Neanderthals ate DOLPHINS as new evidence reveals they 'pioneered' ocean hunting

NEANDERTHALS were pioneers in using marine resources, according to significant new evidence.

Over 80,000 years ago, the ancient human ancestors were reportedly often feeding themselves mussels, fish and other marine life.

An international research team found evidence of this during an excavation in the cave of Figueira Brava in Portugal.

The experts dated the site to between 86,000 to 106,000 years old.

This means the Neanderthals were living there around the time the species first settled in Europe.

Using the sea as a major resource has only really been attributed to Homo sapiens (modern humans) in Africa.

The Figueira Brava cave is situated 30km south of Lisbon.

Today, it is right next to the waterfront but back when the Neanderthals lived there it would have been 2km from the coast.

The research team found that the Neanderthals that lived there were often harvesting mussels, fish, crustaceans, dolphins and seals.

Food like this is rich in omega-3 fatty acids and other fatty acids that can improve and promote the development of brain tissue.

Neanderthals eating food like suggests their cognitive abilities could have been much higher than previously thought.

Dr Dirk Hoffmann from the University of Göttingen worked on the study.

He observed: "Among other influences, this could explain the early appearance of a culture of modern people that used symbolic artefacts, such as body painting with ochre, the use of ornaments or the decoration of containers made of ostrich eggs with geometric motifs.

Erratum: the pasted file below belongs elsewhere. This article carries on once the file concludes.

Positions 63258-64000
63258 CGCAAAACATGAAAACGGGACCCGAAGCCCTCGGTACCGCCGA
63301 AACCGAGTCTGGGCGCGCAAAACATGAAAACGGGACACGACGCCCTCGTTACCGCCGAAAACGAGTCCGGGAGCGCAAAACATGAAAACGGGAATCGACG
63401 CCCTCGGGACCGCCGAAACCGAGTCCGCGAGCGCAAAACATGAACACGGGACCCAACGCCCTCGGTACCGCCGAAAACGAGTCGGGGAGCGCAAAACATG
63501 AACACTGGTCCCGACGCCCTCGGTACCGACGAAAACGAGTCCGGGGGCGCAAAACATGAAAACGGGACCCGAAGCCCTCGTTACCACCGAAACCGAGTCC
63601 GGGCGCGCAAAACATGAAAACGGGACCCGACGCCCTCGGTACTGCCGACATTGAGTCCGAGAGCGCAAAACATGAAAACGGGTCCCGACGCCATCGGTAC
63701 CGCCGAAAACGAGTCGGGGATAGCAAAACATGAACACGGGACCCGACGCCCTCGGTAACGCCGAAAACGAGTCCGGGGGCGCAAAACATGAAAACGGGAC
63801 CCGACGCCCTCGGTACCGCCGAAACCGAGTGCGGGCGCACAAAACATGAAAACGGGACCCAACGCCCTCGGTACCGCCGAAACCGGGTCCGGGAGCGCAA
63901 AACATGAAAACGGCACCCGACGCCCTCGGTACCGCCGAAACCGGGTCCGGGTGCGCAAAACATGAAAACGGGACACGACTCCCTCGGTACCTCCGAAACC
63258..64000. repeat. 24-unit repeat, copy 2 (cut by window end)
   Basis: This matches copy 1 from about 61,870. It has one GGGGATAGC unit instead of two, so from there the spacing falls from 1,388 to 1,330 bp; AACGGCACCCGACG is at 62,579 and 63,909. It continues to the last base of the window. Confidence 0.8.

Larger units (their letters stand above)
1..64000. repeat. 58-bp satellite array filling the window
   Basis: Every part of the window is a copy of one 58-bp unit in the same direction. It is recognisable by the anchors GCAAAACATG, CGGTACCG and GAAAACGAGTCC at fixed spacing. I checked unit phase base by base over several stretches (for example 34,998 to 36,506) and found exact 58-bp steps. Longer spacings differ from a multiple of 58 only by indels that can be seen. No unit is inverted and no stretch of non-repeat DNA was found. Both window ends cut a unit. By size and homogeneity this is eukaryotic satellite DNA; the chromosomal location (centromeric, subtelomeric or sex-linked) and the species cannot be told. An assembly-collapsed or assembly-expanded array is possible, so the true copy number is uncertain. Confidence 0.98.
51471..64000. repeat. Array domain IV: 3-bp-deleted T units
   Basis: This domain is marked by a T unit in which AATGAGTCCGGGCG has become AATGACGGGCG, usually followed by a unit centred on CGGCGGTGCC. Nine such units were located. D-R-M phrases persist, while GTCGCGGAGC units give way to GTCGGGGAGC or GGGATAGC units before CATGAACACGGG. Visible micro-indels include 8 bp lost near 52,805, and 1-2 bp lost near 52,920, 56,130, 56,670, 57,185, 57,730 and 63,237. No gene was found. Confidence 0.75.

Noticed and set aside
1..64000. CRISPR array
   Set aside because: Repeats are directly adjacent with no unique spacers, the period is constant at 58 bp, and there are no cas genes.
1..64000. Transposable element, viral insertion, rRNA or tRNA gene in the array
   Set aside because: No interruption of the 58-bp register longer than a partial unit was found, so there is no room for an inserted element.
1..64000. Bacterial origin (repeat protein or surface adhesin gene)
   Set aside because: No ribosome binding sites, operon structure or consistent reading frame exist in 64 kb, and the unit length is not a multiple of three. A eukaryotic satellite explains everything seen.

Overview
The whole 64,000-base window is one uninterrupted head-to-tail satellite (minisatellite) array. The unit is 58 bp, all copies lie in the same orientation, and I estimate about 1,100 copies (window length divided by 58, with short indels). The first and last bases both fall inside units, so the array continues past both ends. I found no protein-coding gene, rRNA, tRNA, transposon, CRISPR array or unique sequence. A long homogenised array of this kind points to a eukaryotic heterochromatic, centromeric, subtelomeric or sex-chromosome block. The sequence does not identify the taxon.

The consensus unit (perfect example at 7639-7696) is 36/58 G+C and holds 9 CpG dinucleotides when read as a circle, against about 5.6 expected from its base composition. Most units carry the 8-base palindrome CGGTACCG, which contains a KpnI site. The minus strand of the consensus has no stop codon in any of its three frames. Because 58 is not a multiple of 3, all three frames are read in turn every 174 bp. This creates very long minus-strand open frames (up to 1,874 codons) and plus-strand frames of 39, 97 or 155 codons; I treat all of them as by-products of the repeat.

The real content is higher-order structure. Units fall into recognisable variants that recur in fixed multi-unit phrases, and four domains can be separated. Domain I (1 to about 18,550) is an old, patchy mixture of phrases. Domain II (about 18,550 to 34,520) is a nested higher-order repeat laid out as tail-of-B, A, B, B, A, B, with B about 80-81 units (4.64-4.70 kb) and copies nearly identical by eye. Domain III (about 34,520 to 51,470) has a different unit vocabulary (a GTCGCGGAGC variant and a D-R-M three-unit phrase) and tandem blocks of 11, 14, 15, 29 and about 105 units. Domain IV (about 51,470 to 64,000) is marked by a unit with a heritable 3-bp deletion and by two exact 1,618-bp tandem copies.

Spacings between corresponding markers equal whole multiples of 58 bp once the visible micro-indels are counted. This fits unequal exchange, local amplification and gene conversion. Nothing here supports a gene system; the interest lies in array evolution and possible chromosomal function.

"Such behaviour reflects human's capacity for abstract thought and communication through symbols, which also contributed to the emergence of more organised and complex societies of modern humans."

This study haws been published in the journal Science.

Who were the Neanderthals? Our mysterious extinct cousins explained

Here's what you need to know…

  • The Neanderthals were a mysterious human ancestor who died out around 40,000 years ago.
  • Thousands of their tools, weapons and other artefacts have been found, as well as several nearly complete skeletons.
  • Neanderthals were the original 'cave men', thought for decades to be brutish and dim-witted compared to humans.
  • However, a growing body of evidence suggests we've been selling Neanderthals short.
  • Their brains were bigger than ours and they indulged in cultural activities like cave painting and body art.
  • Our heavy-browed cousins even had funerary rituals, meaning they buried their dead with an afterlife in mind.
  • Having lived in Africa for many millennia, Neanderthals began to move across to Europe around 400,000 years ago.
  • Early humans followed suit far later, arriving just 60,000 years ago.
  • Neanderthals mysteriously died out shortly afterwards, possibly due to a disease pandemic or hunting by humans.
  • It's also thought our ancestors outcompeted their newfound rivals for food and shelter, eventually wiping them from the planet.

In other archaeology news, early humans ‘ate a vegan diet and swung between trees like monkeys’ 3.6million years ago.

A stolen ancient Roman missile has been returned by a thief who fears coronavirus.

And, a mysterious ring of mammoth bones built by our ancient ancestors has left scientists puzzled.

What do you make of this new Neanderthal discovery? Let us know in the comments…

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